WASHINGTON (11/23/11)— Retailers have filed suit against the Federal Reserve, alleging that its final debit interchange rule ignores the direction of the statute that requires a cap and fails to set standards to assess that a fee is "reasonable and proportional" to costs incurred to the issuer.
The lawsuit said the Fed's early proposal to set a cap closer to 12 cents per transaction "largely followed" the intent of the law. The suit has been brought against the Fed in U.S. District Court for the District of Columbia by the National Association of Convenience Stores, the National Retail Federation, the Food Marketing Institute, Miller Oil Co., Inc., and Boscov's Department Store, LLC.
In the complaint, the merchants claim the Fed's final rule, which was released after the agency received input from both merchants and financial services groups, represents "an unreasonable construction' of Durbin's legislation.
The Fed's initial interchange proposal, which was prompted by legislation authored by Sen. Richard Durbin (D-Ill.), would have set a cap of 12 cents per transaction. However, the Federal Reserve's final debit interchange rule, which became effective last month, caps debit interchange fees for issuers with assets of $10 billion or more at 21 cents. The regulation also allows card issuers to charge an additional five basis points of the value of the transaction to cover fraud losses. An extra penny may also be charged by financial institutions that are in compliance with the Fed's fraud-prevention standards.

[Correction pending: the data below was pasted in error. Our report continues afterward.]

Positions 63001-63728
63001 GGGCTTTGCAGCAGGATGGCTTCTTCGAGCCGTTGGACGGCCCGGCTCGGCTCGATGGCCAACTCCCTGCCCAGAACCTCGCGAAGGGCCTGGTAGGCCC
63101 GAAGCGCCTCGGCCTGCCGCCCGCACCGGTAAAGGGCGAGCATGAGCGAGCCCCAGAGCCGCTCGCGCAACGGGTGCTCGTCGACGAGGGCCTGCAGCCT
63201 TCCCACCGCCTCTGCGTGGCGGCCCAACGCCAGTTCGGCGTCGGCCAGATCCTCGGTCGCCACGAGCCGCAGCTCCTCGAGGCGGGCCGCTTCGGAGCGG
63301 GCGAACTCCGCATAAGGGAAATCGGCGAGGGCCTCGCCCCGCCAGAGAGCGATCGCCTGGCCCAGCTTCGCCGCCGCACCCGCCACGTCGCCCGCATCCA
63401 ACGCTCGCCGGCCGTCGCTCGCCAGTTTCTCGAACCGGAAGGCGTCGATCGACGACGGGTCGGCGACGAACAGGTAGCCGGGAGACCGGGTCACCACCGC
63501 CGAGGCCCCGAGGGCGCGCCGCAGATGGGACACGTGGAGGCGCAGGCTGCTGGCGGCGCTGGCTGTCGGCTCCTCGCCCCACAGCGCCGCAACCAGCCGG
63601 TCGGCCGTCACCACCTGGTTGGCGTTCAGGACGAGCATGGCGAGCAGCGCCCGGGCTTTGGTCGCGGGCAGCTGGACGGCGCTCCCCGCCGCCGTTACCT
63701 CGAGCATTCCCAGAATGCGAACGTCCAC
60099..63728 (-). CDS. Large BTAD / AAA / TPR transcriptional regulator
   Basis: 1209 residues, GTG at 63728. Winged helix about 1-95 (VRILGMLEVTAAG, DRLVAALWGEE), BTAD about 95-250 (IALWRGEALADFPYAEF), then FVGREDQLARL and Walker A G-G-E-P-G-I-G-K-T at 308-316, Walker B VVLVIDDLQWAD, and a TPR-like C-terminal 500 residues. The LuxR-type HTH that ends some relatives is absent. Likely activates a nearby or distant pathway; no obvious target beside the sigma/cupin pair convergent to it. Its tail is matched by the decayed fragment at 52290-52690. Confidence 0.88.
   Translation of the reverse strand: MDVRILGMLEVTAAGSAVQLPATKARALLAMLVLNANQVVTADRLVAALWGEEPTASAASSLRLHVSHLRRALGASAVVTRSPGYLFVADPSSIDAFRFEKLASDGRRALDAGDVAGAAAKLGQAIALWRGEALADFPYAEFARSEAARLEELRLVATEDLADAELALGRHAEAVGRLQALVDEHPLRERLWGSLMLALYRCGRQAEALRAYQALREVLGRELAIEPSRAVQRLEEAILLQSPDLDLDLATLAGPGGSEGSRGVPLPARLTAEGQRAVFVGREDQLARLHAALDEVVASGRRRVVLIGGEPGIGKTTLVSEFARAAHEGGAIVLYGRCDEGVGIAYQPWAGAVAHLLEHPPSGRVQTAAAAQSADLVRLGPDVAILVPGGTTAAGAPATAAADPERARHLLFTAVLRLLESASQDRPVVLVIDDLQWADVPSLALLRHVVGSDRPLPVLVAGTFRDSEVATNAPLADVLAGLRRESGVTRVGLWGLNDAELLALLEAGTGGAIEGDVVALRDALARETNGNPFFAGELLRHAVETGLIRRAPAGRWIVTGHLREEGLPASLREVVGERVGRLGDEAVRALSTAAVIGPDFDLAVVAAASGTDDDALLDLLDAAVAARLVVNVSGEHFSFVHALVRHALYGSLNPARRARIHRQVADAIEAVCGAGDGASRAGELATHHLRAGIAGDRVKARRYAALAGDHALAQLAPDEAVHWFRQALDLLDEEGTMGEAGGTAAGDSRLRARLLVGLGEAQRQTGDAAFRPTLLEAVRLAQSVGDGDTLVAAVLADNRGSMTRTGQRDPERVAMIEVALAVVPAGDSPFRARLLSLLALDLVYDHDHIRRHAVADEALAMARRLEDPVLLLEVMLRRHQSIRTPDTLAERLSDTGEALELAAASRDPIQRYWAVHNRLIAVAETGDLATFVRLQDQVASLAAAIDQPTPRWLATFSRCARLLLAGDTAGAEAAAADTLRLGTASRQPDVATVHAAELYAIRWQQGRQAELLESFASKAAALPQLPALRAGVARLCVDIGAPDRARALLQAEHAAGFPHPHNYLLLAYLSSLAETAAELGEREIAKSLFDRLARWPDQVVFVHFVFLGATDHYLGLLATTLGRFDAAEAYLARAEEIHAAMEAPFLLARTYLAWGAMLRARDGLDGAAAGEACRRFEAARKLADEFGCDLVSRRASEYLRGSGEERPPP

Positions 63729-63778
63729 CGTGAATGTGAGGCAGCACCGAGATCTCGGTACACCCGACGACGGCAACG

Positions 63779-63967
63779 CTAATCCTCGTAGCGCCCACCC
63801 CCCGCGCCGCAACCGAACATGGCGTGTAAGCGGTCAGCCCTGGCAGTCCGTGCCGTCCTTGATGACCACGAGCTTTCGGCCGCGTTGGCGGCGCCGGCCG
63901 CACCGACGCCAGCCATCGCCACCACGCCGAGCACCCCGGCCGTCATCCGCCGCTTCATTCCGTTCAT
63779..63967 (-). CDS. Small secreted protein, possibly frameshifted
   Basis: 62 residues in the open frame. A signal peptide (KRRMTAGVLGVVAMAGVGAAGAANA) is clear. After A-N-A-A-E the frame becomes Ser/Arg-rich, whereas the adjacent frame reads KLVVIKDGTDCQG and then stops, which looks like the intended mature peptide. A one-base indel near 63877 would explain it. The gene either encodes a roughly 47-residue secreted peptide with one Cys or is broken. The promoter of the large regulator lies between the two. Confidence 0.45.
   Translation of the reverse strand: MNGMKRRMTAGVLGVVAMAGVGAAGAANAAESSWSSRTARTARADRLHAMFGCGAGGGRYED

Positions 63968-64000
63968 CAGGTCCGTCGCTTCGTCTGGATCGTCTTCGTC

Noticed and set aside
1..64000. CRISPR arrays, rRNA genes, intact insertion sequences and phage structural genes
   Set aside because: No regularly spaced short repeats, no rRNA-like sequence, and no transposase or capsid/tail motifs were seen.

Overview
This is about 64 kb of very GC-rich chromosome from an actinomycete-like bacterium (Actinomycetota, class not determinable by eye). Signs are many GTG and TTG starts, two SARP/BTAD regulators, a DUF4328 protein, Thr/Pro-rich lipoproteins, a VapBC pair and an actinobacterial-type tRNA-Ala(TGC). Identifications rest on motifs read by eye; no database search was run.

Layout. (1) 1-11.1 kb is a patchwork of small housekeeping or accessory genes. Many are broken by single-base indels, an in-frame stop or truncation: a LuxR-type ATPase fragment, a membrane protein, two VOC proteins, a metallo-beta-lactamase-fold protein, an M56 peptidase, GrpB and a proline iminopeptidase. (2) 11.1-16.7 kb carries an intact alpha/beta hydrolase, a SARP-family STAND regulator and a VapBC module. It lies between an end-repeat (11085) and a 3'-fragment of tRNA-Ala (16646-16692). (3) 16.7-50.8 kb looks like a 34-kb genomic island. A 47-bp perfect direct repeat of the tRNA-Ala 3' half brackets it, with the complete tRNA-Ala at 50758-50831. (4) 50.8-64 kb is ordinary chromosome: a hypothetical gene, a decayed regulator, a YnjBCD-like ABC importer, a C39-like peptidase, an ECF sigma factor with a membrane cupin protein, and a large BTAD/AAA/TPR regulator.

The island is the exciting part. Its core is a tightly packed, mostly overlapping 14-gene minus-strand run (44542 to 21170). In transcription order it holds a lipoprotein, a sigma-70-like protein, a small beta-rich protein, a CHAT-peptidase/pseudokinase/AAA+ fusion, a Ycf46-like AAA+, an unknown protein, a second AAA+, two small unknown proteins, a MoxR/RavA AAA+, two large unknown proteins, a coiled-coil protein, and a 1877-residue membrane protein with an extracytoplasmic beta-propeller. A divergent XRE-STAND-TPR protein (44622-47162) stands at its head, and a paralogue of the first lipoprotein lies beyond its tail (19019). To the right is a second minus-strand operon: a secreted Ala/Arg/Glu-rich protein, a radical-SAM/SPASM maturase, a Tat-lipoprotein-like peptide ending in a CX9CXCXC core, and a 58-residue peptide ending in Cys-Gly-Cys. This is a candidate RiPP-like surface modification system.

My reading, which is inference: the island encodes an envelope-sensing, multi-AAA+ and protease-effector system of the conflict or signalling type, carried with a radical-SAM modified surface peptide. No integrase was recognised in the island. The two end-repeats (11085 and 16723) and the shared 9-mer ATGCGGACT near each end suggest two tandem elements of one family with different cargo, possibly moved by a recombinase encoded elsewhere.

The complaint also takes issue with the Fed's decision to consider many costs related to debit card use, such as network connectivity, hardware, software, and labor costs, as well as costs related to network processing and transaction monitoring, in the calculation of the final debit card interchange cap. The merchants in the complaint claimed the Fed "vastly expanded the categories of recoverable costs" when it developed the final rule.
The Credit Union National Association (CUNA) fought to ensure that these costs were included in the final debit interchange fee cap determination.
CUNA General Counsel Eric Richard said CUNA is carefully watching this suit and will do whatever is necessary to protect the interests of credit unions in this litigation.
"Given the merchants' reaction to the final rule, this litigation is not surprising. However, while we can't predict the outcome of the litigation, it is clear that the Federal Reserve did not focus on the desires of the merchants, as the retailers urged it to do, but took into account factors identified by Congress in setting the cap on interchange fees," CUNA Deputy General Counsel Mary Dunn added.
For more on the merchant interchange action, use the resource link.